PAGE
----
In a move met with resounding sighs of relief up and down Switzerland, as well as farther afield, COMCO, the Swiss Competition Commission, gave their judgment on the Swatch Group/ETA debacle.
When the huge Swatch conglomerate bought out the 200-year old ébauches and movement maker in the early 2000s, they announced the manufacture would stop supplying their products to any brand not under the Swatch umbrella. The protracted legal battle allowed for ETA to reduce allocation steadily until, in 2018/2019, they were delivering just 30% of the movements they once had.
But at the end of July last year, COMCO put an end to the 15-year long wrangle, giving the ruling that ETA were free to deliver their mechanisms to any third party with no restrictions or obligations.
In the interim however, several brands (notably Tudor and Breitling) have taken great strides in developing their own engines, something which has done no harm at all to their respective value propositions.
In an impressive feat of logistics, only the year’s second horology trade show took place in Geneva on the 26th-29th August.
Geneva Watch Days was fronted by Jean-Christophe Babin, CEO of Bvlgari and featured 17 brands exhibiting their latest both digitally and in the metal.
The challenges of hosting such a show in the grips of a pandemic were obviously legion, but the event was deemed a major success, with a refreshingly relaxed attitude.
One of the standout models came from Bvlgari themselves, in a genre they have made their own over the years. The Octo Finissimo Tourbillon Chronograph Skeleton Automatic was unveiled, officially the thinnest tourbillon chronograph ever made at just 7.4mm thick.
At the start of the year, when Rolex withdrew from Baselworld after a relationship dating back to 1939, it was believed the most successful watchmaker of all time was going to sit 2020 out, with no new models announced.
So it came as one of the high points of a difficult 12-months when the brand released their latest collection on the 1st September.
It may not have been the most thrilling assortment, with only updates to already existing watches on show, but the arrival of a reworked Submariner range was always going to create headlines. Increasing in size for the first time since 1959, the lineup is now 41mm and has returned to some pre-Super Case proportions. Just as importantly, Rolex finally granted the Sub an upgraded movement, in the shape of the Cal. 3235.
Other arrivals comprised a handful of Sky-Dwellers on Oysterflex bracelets, additions to the 31mm Datejust range and a bunch of Oyster Perpetuals, including a new 41mm size at the top end.
Later the same month, the Watches & Wonders event traveled to Shanghai in China, with the country almost back to normal, having been in quarantine longer than the rest of the world
11 brands were on display; A. Lange & Söhne, Baume & Mercier, Cartier, IWC Schaffhausen, Jaeger-LeCoultre, Panerai, Parmigiani Fleurier, Piaget, Purnell, Roger Dubuis and Vacheron Constantin, and the show was deemed a crucial one for the industry, with China poised to become the largest export market for luxury Swiss watches.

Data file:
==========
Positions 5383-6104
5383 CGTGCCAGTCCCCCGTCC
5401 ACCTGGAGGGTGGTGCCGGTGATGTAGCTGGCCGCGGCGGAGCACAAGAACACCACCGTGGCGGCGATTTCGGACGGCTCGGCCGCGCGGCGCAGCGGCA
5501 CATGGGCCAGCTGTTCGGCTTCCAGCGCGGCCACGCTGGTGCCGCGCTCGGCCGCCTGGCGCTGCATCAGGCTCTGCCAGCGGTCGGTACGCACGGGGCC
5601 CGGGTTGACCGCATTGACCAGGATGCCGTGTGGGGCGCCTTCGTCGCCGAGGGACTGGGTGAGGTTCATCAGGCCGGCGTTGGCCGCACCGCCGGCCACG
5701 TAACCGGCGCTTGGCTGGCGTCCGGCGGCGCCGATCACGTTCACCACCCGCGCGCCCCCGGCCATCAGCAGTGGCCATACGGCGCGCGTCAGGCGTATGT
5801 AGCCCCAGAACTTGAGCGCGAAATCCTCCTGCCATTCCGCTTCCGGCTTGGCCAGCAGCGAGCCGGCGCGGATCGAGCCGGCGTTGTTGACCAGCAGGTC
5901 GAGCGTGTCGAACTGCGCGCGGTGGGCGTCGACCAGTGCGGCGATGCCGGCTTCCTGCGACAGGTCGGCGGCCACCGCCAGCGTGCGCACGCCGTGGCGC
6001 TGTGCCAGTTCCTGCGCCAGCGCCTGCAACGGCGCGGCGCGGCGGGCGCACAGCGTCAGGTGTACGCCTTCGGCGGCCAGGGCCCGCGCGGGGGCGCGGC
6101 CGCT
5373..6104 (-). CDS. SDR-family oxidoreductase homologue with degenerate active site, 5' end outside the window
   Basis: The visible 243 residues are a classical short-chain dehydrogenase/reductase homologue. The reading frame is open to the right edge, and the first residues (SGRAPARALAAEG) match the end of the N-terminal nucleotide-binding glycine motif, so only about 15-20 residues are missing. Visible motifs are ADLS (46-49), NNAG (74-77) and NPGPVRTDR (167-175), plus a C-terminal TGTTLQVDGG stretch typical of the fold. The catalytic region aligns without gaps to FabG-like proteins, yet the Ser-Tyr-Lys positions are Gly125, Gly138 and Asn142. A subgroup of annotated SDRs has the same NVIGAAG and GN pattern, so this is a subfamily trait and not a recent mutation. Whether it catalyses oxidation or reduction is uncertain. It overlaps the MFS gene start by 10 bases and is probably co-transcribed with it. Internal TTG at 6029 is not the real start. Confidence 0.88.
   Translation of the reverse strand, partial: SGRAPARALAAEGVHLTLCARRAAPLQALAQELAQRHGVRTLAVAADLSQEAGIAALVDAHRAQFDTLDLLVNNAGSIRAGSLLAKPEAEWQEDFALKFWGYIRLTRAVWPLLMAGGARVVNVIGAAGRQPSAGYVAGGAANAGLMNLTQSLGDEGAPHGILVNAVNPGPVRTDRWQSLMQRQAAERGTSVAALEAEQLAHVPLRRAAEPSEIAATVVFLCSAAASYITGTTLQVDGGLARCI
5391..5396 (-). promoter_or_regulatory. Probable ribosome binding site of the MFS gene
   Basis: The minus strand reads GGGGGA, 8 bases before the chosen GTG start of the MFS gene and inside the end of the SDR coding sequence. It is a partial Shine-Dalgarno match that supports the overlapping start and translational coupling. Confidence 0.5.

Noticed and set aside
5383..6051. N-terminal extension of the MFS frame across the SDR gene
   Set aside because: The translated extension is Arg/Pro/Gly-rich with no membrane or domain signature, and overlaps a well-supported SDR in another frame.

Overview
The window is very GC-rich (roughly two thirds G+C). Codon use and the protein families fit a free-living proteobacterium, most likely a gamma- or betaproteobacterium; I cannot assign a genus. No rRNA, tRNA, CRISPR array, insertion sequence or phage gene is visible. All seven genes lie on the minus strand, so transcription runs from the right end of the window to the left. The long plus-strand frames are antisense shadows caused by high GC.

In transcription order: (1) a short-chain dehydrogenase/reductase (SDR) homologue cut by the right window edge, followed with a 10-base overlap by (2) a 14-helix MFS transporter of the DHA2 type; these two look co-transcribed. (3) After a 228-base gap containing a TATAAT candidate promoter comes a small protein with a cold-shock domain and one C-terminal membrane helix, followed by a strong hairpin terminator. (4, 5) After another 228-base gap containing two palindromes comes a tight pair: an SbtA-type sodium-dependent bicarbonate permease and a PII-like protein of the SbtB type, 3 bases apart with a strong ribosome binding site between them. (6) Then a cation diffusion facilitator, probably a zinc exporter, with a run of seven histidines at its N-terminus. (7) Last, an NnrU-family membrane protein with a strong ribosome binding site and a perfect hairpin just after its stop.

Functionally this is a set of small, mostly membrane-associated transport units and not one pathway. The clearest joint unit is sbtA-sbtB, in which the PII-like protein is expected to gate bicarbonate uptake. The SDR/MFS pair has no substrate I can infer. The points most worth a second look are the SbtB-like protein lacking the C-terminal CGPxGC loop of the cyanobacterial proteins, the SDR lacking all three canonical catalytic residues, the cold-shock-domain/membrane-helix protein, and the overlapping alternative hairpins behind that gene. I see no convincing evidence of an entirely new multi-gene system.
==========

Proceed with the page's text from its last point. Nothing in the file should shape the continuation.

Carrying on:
As a second wave of the coronavirus prompted yet more restrictions across Europe, Switzerland again went into lockdown, although not as strictly as before.
But it gave the industry time to take stock and survey the disaster the unprecedented times had wrought to the bottom line. As it turned out, it was not as bad as it seemed, for some sectors at least.
Exports in October dropped just 7%, the lowest rate of the entire year, pointing towards at least a hope of an upturn.
More than that, over the final two months of 2020, exports of watches costing $3,000 and up were basically back to where they had been last year, down just 0.1%.
Analysts concluded those collectors and high-income individuals who had been denied expensive vacations due to lockdown were spending their money elsewhere, and valuable timepieces were one such avenue.
As in most situations, the rich appeared to be getting richer, fuelling the upturn at the most luxurious end of the market, while the poor got poorer, meaning the recovery at the other end was far slower.
And the story was the same for both the new and preowned sectors. Sales of vintage and secondhand models were strong in the higher echelons, while the cheapest pieces struggled.
Now we are safely in to 2021, it would be nice to say everything has gotten back to normal. Sadly, that hasn’t happened and could conceivably take many more months.
But as we have bid farewell to 2020 (and the horse it rode in on) it certainly looks like the worst is behind us. The watch industry has survived as well as can be expected, just as it has with major upheavals in the past. As the world reopens slowly, we should start to experience a little more security, but expect the way we buy watches to have changed forever.
The biggest and most successful brands have long made it a point to not engage with e-commerce, much preferring the face-to-face boutique experience. With their hands forced by the global pandemic, that is no longer the case and most have reacted so well that the online experience could be here to stay.
— Featured Photo Credit: Pexels (cc) Archive.